#Dell #Windows10Mobile – Meet Stack: Dell and Intel’s vision for an ecosystem built around a full Windows 10 mobile device : In mid-2014, Dell and Intel embarked on an ambitious, long-view product ecosystem known internally as Dell Stack. The project centers on a 6.4-inch, full-HD mini-tablet that would underlie the desktop, laptop, and tablet experiences: That is, one device would power your entire computing ecosystem.
The goal was to significantly streamline the transition that the average business user — and, eventually, consumer — makes between their multiple computing devices numerous times per day.
Instead of constantly moving data and files from device to device (or device to cloud to device), Stack would allow users to transition the core handheld from screen to screen as use case dictated.
All of this hinged upon Continuum, a technology baked into Microsoft’s Windows 10. Since software written to be compliant with Continuum, called Universal Windows Platform (UWP) apps, will run equally well under Windows 10 or Windows 10 Mobile, it opens up a range of possibilities with respect to the very kind of use-case transitions that Stack attempts to address. That is, Continuum makes those possibilities a reality.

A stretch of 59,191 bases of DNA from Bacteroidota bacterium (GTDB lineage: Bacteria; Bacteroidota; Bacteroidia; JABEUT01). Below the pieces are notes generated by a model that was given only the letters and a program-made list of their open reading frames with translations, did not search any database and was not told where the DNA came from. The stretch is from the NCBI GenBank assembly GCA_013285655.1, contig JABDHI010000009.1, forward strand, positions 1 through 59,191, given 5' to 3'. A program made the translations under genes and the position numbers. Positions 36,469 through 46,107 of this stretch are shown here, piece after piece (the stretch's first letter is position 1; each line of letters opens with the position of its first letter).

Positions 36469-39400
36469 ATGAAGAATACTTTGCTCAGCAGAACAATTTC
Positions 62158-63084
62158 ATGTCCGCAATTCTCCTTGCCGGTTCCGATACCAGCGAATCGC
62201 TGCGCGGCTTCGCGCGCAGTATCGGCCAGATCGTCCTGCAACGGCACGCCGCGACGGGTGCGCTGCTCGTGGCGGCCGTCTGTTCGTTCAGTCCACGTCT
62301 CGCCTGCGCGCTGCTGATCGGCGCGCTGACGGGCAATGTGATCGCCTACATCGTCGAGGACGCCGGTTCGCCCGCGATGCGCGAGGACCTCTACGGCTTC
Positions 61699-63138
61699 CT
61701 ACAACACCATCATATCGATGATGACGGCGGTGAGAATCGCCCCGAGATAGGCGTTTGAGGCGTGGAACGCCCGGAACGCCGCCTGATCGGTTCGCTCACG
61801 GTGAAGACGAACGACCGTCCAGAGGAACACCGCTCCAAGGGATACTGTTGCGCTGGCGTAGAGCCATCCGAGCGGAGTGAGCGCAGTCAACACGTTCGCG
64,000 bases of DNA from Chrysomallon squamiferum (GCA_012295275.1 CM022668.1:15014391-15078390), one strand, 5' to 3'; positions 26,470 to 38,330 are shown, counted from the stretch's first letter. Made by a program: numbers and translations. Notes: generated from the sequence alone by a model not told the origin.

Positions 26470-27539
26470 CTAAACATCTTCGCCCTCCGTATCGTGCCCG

With the underlying objective being a full computing ecosystem replacement, the typical ARM-compliant processors utilized in the vast majority of today’s tablets and smartphones would not be sufficient.
Therefore, the Stack handheld was spec’ed out with an x86-based CPU from Intel’s Kaby Lake Y-series of low-power-consumption, dual-core, laptop-class processors. Specifically, the built-to-order system would be available with options from the m3, m5 vPro, or m7 vPro families.
As a tablet, the handheld would require a 3.5-watt power draw, but when docked as the heart of a desktop-replacement configuration, it would transition to a less-conservative 12 watts.
Furthermore, it would be available in several memory configurations: either 4GB or 8GB of RAM, and 128GB or 256GB of internal solid state storage (supplemented by a microSD removable storage slot). Its main and front-facing cameras were initially envisioned as eight and five megapixels, respectively, with the latter to be paired with a biometric-enabling iris scanner.